Our problems are really interesting, I think. Lots of users, lots of connections, lots of messages flowing through the system, lots of endpoints, and lots of details to keep straight. All of this needs to be turned into a cohesive system that's simple to reason about and to run in order for me to consider my job a success. It's a tall order but it's what I signed up to do. I've been watching Twitter for a long time (I'm user #150) so I walked into things with my eyes wide open.

If you've been reading this blog for a while, you know that I'm more interested in engineering than hacking together a site. Thinking and then doing. Measuring and then reasoning. Making guesses and then testing them. There's a natural tension between cowboying around and Analysis Paralysis and you have to learn to walk that tightrope if you want to succeed and I think at Twitter, we work pretty hard to Do the Right Thing.

I'm writing this quick post because we're looking for great people who are interested in engineering big systems and in helping to make Twitter the utility-class company we see ourselves as needing to be. If you think you either have the skills or can learn them, please send us your resume to

Fun DTrace script


    #!/usr/sbin/dtrace -s

    /pid == $1/
    @sys[probefunc, ustack()] = count();

    END {
    trunc(@sys, 2);
Tells you the 2 most often called system call/stack trace pair. Running it against firefox 3 beta while using Google Reader shows:
    $ sudo ./syscalldist.d 240
    dtrace: script './syscalldist.d' matched 428 probes
    CPU     ID                    FUNCTION:NAME
    1      2                             :END 

    HIToolbox`PullEventsFromWindowServerOnConnection(unsigned int, unsigned char)+0x58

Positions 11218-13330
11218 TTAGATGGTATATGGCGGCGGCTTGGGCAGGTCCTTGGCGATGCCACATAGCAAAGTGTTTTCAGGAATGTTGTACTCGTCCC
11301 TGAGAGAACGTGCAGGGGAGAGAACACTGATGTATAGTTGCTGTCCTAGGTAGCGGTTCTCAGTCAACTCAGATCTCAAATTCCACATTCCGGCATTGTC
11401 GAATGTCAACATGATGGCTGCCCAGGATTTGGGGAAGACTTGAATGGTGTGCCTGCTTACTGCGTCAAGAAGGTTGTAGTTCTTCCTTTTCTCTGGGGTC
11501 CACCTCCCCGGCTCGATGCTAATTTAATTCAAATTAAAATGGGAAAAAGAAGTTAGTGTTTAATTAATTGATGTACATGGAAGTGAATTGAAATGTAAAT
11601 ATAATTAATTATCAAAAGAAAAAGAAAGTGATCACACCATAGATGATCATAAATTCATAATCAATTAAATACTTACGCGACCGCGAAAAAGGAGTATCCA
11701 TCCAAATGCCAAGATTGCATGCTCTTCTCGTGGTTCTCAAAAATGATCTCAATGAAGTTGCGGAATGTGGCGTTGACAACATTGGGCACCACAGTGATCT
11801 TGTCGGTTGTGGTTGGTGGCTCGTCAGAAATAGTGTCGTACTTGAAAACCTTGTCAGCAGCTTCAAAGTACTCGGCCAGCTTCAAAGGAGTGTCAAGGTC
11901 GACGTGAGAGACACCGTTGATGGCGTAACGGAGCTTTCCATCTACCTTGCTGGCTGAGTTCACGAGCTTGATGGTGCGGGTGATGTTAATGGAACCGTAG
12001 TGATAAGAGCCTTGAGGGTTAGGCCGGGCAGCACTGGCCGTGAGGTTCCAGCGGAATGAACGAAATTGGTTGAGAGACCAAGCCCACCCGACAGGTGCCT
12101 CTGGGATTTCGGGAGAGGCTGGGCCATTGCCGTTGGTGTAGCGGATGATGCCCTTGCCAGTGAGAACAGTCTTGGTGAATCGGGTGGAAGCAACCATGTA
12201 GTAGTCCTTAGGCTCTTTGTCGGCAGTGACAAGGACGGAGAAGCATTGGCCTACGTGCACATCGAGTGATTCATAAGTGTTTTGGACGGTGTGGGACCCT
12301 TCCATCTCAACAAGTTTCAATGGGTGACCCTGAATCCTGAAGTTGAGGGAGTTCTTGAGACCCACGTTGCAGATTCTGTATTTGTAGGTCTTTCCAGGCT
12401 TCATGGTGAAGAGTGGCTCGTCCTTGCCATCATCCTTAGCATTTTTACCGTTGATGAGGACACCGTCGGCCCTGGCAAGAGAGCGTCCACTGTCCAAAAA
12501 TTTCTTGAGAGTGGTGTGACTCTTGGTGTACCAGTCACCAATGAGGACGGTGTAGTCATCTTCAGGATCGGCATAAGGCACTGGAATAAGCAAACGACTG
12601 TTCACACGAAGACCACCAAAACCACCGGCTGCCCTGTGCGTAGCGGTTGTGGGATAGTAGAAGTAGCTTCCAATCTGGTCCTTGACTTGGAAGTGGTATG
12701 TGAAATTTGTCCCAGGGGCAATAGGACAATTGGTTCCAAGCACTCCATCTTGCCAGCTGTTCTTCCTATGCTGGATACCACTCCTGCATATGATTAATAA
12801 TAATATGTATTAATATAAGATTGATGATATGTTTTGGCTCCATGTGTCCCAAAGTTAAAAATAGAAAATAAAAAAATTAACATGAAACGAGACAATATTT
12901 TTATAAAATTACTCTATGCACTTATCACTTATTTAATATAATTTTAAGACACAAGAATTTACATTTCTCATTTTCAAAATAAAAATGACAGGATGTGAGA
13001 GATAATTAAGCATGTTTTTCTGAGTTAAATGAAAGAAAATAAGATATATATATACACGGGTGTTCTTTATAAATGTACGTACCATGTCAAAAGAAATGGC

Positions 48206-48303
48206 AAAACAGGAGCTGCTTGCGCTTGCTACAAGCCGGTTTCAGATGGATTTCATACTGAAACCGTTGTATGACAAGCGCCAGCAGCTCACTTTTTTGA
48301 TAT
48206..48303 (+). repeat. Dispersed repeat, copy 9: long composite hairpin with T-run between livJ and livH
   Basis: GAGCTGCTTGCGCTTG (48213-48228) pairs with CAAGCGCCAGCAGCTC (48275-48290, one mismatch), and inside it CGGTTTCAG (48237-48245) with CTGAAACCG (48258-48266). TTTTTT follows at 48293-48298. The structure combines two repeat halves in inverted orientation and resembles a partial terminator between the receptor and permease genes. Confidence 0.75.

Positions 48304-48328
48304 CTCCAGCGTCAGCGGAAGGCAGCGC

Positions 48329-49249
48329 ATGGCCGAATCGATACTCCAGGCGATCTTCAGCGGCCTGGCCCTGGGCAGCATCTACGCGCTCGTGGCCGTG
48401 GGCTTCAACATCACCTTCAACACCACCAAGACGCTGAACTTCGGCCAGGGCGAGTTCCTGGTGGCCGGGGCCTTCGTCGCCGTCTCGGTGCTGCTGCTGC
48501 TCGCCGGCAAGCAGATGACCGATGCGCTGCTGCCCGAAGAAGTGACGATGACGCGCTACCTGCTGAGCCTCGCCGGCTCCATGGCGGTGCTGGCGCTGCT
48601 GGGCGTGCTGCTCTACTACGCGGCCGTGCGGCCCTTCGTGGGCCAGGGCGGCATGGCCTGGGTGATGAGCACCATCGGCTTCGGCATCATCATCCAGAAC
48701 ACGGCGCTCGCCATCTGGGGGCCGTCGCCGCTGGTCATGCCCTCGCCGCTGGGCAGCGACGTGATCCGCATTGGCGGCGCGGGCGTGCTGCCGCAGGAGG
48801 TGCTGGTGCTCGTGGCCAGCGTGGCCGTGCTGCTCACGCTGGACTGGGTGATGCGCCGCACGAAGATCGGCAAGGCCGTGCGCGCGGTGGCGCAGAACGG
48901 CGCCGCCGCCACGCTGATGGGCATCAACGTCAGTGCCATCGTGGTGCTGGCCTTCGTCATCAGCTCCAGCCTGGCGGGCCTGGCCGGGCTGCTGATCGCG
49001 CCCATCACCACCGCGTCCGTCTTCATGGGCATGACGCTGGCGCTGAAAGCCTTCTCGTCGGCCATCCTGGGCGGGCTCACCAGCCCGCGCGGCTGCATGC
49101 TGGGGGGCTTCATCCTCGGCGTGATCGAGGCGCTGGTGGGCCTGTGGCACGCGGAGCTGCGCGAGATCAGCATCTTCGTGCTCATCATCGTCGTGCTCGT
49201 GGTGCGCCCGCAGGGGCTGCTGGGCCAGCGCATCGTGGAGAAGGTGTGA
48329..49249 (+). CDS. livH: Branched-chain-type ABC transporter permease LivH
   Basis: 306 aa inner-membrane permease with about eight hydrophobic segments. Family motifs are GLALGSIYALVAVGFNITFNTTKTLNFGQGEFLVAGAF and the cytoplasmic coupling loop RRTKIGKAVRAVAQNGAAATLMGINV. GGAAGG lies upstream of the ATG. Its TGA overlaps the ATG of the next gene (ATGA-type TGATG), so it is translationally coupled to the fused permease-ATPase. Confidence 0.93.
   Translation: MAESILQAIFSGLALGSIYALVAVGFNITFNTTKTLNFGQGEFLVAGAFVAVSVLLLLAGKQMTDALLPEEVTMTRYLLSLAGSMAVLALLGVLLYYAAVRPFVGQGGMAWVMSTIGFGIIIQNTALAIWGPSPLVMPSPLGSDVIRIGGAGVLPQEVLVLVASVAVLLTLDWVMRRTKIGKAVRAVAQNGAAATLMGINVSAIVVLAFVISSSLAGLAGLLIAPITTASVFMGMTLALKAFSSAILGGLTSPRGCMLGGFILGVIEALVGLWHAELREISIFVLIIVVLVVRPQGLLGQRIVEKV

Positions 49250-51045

AppKit`-[NSApplication nextEventMatchingMask:untilDate:inMode:dequeue:]+0x80
    AppKit`-[NSApplication run]+0x31b
    HIToolbox`PullEventsFromWindowServerOnConnection(unsigned int, unsigned char)+0x58
    AppKit`-[NSApplication nextEventMatchingMask:untilDate:inMode:dequeue:]+0x80
Thrilling, I know!

DTrace for Java 6 on Leopard


When Java 6 for Leopard was released a few weeks ago, one thing that nobody seemed to notice was that Java now had DTrace probes on par with Java on Solaris.

What you expect is there:

With one exception: jstack doesn't appear to work. ustack works fine.

    $ sudo dtrace -x jstackstrsize=2048 -n 'syscall::read:entry /execname == "java"/ { jstack(); }' 

    dtrace: description 'syscall::read:entry ' matched 1 probe
    CPU     ID                    FUNCTION:NAME
    3  17600                       read:entry 

    2  17600                       read:entry 

    3  17600                       read:entry 

    3  17600                       read:entry 

    2  17600                       read:entry 

    2  17600                       read:entry 

    2  17600                       read:entry 

    2  17600                       read:entry

There should be java stack traces under each read:entry line. (This is true even with -XX:+ExtendedDTraceProbes enabled)

I used robey's scarling for my guinea pig and had a lot of fun poking around at it with dtrace.

John McCarthy has a good sense of humor


From an informal talk he gave at Stanford recently that was written up in Hacker News:
    Q. Can computers know?

    A. This is largely a question of definition. If a camera looked at a table, we could
    say it "knows" that there are four containers of liquid on the table (which was true).

    Q. Is there any definition of "know" in which computers cannot succeed?

    A. Well, I suppose the biblical sense.

    Q. Ha, well, what makes you think that?

    A. They don't satisfy the necessary axioms (laughter)

What are you doing?